The study of a relatively large group of juvenile pediatric spondyloarthritis patients revealed there’s a need for more accurate classification criteria for disease identification.
The study also showed that a family history of spondyloarthritis is the main risk factor for persistent active disease.
Most cases of pediatric spondyloarthritis (SpA) fall under enthesitis-related arthritis (ERA) or psoriatic arthritis (PsA). ERA is a subcategory of juvenile idiopathic arthritis, which is a group of diseases that are classified according to the so-called 2002 Edmonton criteria.
According to this classification system, patients with juvenile SpA (JSpA) who do not fulfill either the ERA or PsA criteria fall under an undefined juvenile arthritis category.
Another classification method is the Assessment of Spondylarthritis International Society (ASAS).
Now, researchers aimed to assess initial presentation and outcomes of a relatively large group of JSpA patients, as well as the accuracy of currently used classification criteria.
The study “Clinical features of children with enthesitis-related juvenile idiopathic arthritis / juvenile spondyloarthritis followed in a French tertiary care pediatric rheumatology centre,” was published in the journal Pediatric Rheumatology,
It involved patients evaluated as having ERA or JSpA at a French national reference center for juvenile arthritis between 2008 and 2015. A total of 114 patients were included with a mean follow-up of 2.6 years.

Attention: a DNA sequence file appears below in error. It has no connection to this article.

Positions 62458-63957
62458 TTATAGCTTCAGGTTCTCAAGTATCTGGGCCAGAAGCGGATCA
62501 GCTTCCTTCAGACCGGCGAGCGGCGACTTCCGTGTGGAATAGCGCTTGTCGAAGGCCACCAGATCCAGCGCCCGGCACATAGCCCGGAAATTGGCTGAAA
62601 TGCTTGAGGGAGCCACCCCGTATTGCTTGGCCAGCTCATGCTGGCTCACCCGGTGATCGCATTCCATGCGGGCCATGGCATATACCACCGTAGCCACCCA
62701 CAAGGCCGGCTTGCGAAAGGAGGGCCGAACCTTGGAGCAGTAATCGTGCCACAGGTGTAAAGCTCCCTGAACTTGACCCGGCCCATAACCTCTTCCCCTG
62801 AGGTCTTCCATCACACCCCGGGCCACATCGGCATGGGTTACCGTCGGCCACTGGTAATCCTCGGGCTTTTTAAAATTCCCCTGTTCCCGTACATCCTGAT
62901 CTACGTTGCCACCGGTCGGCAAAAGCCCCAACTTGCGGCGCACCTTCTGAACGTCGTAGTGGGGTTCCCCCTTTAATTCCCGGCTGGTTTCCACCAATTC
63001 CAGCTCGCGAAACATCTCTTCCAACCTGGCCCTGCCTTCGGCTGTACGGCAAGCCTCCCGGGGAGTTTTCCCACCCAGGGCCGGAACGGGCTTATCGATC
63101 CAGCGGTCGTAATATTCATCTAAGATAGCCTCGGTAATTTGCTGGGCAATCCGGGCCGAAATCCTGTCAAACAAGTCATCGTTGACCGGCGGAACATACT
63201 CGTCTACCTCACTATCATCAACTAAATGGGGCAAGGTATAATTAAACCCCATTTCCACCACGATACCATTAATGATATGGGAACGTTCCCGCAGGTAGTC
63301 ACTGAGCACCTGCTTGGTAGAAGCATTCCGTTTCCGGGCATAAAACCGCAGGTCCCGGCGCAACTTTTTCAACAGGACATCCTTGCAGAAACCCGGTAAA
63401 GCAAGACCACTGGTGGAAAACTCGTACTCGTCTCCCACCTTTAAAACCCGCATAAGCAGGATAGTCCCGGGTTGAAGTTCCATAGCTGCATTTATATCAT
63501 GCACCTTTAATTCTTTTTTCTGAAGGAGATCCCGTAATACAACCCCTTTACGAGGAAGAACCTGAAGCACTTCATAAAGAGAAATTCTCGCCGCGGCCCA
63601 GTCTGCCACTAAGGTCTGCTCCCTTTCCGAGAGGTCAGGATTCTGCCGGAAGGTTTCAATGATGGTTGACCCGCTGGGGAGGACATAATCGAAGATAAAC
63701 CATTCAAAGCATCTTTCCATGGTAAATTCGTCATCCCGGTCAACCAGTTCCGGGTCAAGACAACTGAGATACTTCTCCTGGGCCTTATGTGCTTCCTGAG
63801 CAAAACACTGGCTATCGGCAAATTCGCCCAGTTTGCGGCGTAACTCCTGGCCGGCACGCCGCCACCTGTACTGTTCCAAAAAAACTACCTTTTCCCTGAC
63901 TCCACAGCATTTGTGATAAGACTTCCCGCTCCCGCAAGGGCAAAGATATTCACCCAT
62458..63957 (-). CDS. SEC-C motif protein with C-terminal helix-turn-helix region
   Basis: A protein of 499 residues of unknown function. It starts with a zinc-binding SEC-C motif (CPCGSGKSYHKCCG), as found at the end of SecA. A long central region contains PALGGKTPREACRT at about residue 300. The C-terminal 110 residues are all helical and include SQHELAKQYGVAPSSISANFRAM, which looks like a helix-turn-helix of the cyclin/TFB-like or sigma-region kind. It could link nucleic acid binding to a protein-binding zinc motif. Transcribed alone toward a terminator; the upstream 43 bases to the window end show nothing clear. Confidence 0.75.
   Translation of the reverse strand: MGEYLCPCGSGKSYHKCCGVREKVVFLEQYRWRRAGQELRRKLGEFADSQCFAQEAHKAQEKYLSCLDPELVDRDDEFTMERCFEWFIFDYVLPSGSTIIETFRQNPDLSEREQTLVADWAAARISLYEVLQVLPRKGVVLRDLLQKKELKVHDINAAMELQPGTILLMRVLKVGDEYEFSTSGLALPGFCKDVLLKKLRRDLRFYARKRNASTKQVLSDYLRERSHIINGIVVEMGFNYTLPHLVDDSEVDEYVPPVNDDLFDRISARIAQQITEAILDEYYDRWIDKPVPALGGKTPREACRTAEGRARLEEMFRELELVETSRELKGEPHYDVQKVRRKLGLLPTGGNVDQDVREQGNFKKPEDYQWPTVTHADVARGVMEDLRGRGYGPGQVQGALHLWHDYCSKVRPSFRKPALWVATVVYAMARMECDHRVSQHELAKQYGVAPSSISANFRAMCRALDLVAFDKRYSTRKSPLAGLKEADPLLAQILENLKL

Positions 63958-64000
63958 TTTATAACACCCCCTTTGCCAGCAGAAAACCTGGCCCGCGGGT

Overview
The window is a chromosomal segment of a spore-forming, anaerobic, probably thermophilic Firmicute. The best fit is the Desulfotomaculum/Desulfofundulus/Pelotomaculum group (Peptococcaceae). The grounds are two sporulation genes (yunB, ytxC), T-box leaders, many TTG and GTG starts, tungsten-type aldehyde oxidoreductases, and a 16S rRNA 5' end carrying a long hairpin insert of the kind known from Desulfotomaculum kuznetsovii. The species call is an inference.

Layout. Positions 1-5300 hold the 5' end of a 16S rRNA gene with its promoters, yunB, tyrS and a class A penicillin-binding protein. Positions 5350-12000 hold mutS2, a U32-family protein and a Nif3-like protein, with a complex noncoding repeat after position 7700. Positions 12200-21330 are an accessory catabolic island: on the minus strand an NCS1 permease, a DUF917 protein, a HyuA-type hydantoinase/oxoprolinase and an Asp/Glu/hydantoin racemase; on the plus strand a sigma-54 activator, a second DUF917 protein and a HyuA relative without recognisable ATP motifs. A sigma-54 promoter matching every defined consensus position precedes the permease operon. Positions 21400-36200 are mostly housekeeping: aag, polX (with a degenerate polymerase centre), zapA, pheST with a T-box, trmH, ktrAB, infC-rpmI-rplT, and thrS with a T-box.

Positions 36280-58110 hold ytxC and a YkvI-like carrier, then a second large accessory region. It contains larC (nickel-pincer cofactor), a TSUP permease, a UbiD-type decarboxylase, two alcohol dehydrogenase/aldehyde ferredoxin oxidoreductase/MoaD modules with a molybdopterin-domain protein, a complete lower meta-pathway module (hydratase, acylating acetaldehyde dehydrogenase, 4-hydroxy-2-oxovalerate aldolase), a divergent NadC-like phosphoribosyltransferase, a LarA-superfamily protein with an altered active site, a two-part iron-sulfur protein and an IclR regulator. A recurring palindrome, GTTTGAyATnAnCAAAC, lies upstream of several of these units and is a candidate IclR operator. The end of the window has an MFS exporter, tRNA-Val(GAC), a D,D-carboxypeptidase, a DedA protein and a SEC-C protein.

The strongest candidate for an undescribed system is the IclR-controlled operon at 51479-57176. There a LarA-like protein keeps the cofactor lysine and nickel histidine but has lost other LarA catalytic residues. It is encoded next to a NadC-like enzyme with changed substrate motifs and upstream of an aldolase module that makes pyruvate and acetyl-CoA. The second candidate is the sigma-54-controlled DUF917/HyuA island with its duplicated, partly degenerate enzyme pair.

Data regarding several criteria were collected, including age at first visit, inflammatory and autoimmune disease, and psoriasis history, clinical course, and response to treatment.
Researchers found that according to the Edmonton classification criteria, 46% (53 patients) and 1.75% (two patients) of those in the study had been diagnosed with ERA and PsA, respectively, while according to the 2011 ASAS criteria, 73% (83 patients) could be classified as having peripheral SpA.
During follow-up, most patients (87%) developed peripheral arthritis (mainly in the lower limbs).
Although axial disease and sacroiliitis — an inflammation of one or both of the sacroiliac joints at the place where the lower spine and pelvis connect — were rare at disease onset, axial disease was observed in 63% of patients at the latest follow-up, and sacroiliitis in 47% of the cases.
A familial history of SpA was the only prognostic factor associated with active disease and sacroiliitis.
“We confirm that JSpA is characterized by its peripheral pattern at disease onset, with peripheral arthritis and enthesitis. However, axial disease developed over the next five years in more than half our patients,” the researchers wrote.
They added that a “familial history of SpA is one of the major prognostic factors associated with both sacroiliitis and persistence of active disease over years, favoring the close follow-up of such patients to initiate effective and timely treatment.”
The team also suggested that the current “revised Edmonton criteria were less sensitive than ASAS criteria to classify patients as having childhood-onset spondyloarthropathies … which merits, among other considerations, the ongoing effort to improve classification criteria of [juvenile idiopathic arthritis].”